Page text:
(From the May 2018 issue of Research Now)
The pharmaceutical giant offers capacity to make therapies developed here available around the world
The $8.7 billion purchase of AveXis by pharmaceutical giant Novartis announced last month is a significant step toward reaching several Nationwide Children’s research and commercialization goals.
Novartis, as one of the world’s largest pharmaceutical companies, has the capacity to accelerate development of Nationwide Children’s therapies and make them accessible to children worldwide.
In the acquisition announcement, Novartis reported that AVXS-101, the spinal muscular atrophy therapy developed by Dr. Jerry Mendell in the Center for Gene Therapy, was a key factor in its decision. Children with SMA-1 treated with the gene therapy are living longer and reaching developmental milestones unseen in the natural course of the disease, a study of the drug trial shows.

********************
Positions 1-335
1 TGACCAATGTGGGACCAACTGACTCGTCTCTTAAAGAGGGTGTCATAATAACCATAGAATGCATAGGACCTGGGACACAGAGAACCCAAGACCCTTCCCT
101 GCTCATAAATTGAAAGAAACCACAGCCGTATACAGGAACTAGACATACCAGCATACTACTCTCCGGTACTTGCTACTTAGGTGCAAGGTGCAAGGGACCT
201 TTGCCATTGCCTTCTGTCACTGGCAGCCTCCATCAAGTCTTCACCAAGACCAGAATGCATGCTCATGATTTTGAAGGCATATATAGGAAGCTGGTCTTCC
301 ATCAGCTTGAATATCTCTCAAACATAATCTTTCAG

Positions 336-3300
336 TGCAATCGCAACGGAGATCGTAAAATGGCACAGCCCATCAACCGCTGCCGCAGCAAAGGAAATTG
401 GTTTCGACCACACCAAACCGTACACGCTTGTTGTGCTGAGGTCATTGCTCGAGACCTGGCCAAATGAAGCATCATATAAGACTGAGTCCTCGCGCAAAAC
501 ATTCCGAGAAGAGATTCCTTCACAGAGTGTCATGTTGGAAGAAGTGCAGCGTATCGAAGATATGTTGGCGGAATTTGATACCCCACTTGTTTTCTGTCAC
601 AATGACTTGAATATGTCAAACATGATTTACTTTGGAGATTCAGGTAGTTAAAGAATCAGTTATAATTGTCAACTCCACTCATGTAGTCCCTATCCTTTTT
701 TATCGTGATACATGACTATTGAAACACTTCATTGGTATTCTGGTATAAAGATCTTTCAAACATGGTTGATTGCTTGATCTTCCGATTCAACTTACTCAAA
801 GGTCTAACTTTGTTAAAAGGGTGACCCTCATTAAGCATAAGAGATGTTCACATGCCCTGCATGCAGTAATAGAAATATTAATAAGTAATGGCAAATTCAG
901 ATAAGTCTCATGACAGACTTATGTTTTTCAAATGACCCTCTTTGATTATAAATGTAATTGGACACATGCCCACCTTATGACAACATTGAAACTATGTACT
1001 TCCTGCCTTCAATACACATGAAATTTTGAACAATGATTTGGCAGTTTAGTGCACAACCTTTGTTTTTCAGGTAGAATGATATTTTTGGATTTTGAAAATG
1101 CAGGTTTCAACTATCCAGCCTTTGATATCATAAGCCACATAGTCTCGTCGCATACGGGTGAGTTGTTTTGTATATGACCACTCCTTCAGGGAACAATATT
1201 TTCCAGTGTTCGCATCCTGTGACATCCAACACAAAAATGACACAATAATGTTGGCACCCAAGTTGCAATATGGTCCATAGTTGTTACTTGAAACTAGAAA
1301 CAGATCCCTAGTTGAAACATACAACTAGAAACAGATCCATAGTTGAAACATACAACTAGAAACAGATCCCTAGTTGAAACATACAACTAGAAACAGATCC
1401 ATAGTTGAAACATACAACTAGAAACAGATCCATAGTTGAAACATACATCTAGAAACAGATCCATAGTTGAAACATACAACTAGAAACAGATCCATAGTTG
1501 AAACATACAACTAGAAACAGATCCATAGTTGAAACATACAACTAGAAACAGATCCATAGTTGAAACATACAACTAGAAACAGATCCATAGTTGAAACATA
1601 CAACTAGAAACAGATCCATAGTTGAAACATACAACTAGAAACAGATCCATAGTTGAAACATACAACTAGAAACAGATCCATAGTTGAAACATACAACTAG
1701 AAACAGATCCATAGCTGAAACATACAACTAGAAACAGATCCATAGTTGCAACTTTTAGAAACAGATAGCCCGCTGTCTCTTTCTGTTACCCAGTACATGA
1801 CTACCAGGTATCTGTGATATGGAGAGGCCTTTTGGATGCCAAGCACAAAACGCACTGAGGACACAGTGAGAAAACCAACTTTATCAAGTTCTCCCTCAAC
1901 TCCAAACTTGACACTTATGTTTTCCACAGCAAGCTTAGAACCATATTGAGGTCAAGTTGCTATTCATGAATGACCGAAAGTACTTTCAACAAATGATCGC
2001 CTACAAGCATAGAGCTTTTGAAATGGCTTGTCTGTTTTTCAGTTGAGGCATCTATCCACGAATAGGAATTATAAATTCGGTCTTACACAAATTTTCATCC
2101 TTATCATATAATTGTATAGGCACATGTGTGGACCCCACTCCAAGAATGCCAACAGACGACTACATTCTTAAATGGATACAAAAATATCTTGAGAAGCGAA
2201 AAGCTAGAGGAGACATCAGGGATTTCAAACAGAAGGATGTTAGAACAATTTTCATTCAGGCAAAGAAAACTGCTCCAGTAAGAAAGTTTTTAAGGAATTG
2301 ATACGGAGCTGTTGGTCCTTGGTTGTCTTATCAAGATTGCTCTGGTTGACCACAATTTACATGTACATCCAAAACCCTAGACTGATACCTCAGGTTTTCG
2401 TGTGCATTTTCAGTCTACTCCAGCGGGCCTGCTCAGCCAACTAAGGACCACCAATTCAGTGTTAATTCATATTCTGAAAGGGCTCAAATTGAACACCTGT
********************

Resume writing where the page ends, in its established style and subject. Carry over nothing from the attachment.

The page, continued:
“If you were looking for an indicator that this drug is doing well and has a strong chance to get to market, this sale is it,” says Matt McFarland, RPh, PhD, vice president of Commercialization and Industry Relations at Nationwide Children’s. “It’s impossible to hear this news and not celebrate it. The acquisition has so many good implications for the technology itself, startups that have licensed our other gene therapies, and our reputation.”
Nationwide Children’s stands to receive royalty revenue if and when AVXS-101 and other drugs currently licensed to AveXis are approved for sale by the FDA.
An independent broker, established to manage institutional conflicts of interest and insider trading considerations, liquidated Nationwide Children’s shares of AveXis by when AveXis had a successful initial public offering (IPO) in 2017.
The liquidation earned Nationwide Children’s nearly $36 million, which made 2017 the most profitable year for intellectual property licensing by any Ohio institution for decades.